I test with the multimeter and I read 4.6 V AC, or if I test in DC I get 2.14.

I didn't offset the voltage, and I connected it directly to the LVDT. The inside of the LVDT follows the scheme attached.

I connected as following:
Exiting the arduino from the pwm port to red (+)
Exiting the arduino from GND to blue (-)

And I tested the following:
Connecting the multimeter set to AC, to white and green, I can read a Voltage of 0.9V to ~0V in the center to 1.1V in minimum, variable according to its position. So I guess the transformation I so much hope for is in fact happening! (which I'm so glad to see!!!)

but now, I tried quite a few different ways to connect it to arduino and read this voltage values, and it just doesn't answer at all!

I was gambling on the following scheme:

Connect Green to GND,
Connect White -> 100uF capacitor -> -diode+ -> AnalogPin.

but the response from pin is as if nothing was connected to it. I tried other setups but they don't seem to answer at all. I don't really know what happens to the flow when I connect green to GND, I understand that I'm just trying around to find the answer so I know I'm missing something crucial.

do you have any sugestions?
Thanks in advance!!

Capture_LVDT_color scheme.PNG

Green and white are not important they can be swapped.
So green to ground, white to diode anode, diode cathode to analogue input. Also capacitor from analogue input to ground. Then you will measure something.
Use a 1uF cap not a 100uF one.

He should be using balanced AC on the input.
I suspect a blocking capacitor would be enough, otherwise
the core could develop and offset.

Grumpy_Mike I tried to make that connection . Unfortunately I couldn't make it perfectly because I didn't have the right capacitors. Tomorrow I will buy them and correct. I did it with .5uF by coupling 5 .1uF in parallel. Unfortunately, it didn't work.

Dwight, I tried to learn how and to do that. I added a 100 uF and 730 Ohm in series right after the pwm pin.

It still doesn't work :(. I use analogRead and it feeds back always 1023, no matter the position of the LVDT.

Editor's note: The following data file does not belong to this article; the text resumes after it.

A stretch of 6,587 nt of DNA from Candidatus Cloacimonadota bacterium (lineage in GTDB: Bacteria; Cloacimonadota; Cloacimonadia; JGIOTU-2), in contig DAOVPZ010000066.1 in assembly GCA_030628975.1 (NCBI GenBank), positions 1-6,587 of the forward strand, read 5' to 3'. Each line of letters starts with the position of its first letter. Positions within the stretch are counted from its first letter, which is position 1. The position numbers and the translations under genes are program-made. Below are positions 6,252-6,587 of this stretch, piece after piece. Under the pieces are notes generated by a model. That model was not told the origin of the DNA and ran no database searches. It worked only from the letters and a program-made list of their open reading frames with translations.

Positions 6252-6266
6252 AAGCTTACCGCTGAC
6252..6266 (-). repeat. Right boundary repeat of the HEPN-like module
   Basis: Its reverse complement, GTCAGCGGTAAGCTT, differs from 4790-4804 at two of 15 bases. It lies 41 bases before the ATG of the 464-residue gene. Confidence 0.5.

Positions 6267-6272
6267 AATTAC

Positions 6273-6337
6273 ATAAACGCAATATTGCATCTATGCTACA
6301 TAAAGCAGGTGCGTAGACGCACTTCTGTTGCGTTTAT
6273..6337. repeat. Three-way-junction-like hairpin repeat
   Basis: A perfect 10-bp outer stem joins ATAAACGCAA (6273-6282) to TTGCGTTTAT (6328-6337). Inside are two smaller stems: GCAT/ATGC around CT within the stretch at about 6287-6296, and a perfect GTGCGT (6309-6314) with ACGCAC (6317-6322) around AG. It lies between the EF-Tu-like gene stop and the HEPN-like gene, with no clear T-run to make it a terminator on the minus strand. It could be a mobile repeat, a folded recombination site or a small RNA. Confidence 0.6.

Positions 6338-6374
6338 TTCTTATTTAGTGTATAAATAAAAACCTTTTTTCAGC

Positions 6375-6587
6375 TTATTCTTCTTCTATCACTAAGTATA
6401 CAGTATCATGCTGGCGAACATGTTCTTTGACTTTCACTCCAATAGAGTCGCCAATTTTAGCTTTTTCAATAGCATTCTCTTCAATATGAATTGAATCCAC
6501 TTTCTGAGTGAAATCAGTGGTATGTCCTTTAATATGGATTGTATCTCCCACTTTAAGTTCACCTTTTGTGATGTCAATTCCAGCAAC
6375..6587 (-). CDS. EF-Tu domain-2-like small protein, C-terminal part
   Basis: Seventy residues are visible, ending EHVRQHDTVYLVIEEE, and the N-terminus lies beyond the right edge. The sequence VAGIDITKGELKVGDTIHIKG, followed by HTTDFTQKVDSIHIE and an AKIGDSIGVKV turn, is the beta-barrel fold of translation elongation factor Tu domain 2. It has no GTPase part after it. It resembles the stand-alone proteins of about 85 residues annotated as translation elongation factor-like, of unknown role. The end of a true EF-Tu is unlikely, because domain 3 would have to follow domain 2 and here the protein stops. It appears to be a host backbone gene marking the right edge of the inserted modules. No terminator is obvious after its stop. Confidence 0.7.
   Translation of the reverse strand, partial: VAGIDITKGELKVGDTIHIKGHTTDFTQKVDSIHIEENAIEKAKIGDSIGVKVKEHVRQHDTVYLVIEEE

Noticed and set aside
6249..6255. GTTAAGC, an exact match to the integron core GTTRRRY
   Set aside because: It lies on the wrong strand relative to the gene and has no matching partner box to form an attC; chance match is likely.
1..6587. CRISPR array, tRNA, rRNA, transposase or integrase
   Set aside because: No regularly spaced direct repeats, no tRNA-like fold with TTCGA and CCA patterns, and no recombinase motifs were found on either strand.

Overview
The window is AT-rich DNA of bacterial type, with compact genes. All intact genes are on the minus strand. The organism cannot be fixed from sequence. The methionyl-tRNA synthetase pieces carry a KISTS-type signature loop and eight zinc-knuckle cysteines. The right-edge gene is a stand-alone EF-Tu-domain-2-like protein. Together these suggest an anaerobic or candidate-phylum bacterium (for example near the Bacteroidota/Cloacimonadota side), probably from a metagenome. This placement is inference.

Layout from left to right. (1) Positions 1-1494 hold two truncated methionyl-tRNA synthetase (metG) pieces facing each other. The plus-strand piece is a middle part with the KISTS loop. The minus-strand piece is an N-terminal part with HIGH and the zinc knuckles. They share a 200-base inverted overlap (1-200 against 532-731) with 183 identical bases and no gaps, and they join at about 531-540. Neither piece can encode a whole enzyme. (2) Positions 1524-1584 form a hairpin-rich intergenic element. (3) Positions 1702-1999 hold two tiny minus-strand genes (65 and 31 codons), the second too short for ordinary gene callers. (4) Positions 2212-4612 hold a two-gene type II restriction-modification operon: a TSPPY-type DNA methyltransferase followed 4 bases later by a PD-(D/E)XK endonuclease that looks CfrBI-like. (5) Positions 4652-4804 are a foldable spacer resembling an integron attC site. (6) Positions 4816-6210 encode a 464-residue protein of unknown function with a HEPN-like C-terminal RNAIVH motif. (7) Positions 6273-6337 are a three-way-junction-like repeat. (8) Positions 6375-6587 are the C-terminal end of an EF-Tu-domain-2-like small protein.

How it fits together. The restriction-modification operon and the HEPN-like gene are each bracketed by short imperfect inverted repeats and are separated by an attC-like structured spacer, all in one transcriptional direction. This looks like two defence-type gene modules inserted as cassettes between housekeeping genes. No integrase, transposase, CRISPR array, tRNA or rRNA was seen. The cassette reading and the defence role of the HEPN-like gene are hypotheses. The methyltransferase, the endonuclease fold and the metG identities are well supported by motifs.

I attach a scheme of my circuit at the moment, and some voltage measurements I made with the multimeter.

I keep on trying a lot of variations, but I'm not getting the right one hehe.

Thank you guys again!

Unfortunately I couldn't make it perfectly because I didn't have the right capacitors.

Don't worry the capacitors are not vital.

did it with .5uF by coupling 5 .1uF in parallel.

I don't understand that. Capacitors in parallel add up so a 100uF in parallel with a 0.47uF gives you 100.47uF.

Unfortunately, it didn't work.

Now this is electronics you have to be very precise about what you actually saw and what you were expecting to see. I had a thread only last week where someone kept saying "it doesn't work" only to find out that it was working perfectly and it was his expectations of what "working" meant that was at fault. So what readings did you see and did they change, and what software did you use.

The analog input on the Arduino is a very high impedance.
In parallel with the filter capacitor you should put a 10K resistor.
You will not be able to measure half of your scale.
As mentioned, you have no way of measuring negative levels.
You can place a voltage divider ton the grounded end of the
sense coil to offset the level so that the Aduino only sees
positive levels ( If doing this, the resistor should go to this junction
rather than across the capacitor to ground ).
You might use a potentiometer instead of a fixed resistor with the
wiper to the analog input.
With no drive, and the resistor offset, you should read a value around
Start with the pot at minimum ( still 512 ) and increase it.

Hello Again!

Sorry for the late reply. Flu season got me and couldn't take this task further until now.

Grumpy_Mike: I added the 5 capacitors in parallel (each of .1 uF), which I believe would add up to .5 uF.
I am reading the results either with the serial monitor from arduino or with a small Processing program I made to show some graphs. I understand what you said about expectations, and I agree. I'm sorry if I may say its not working and its just an error in my logic. I try to keep perspective but sometimes knowledge fails me.
What I'm trying to do is to read the variations with a good resolution. I attach a graph of my readings in a scale of 1-1024, my aim is for this range to represent the variation of -5mm\5mm in the LVDT (which in reality, due to a spring in the LVDT is 0\10 mm). In an Ideal world, to divide the 10 mm for the whole 1024 resolution (although I know it won't happen hehe).

Dwight: I added the 10k Resistor, and the results did start to come up. Unexpectedly though, they already came with the offset I would be looking for! I attach the updated circuitry as well as graphic results for pushing the LVDT in full range a few times and corresponding readings between 0 to 1024.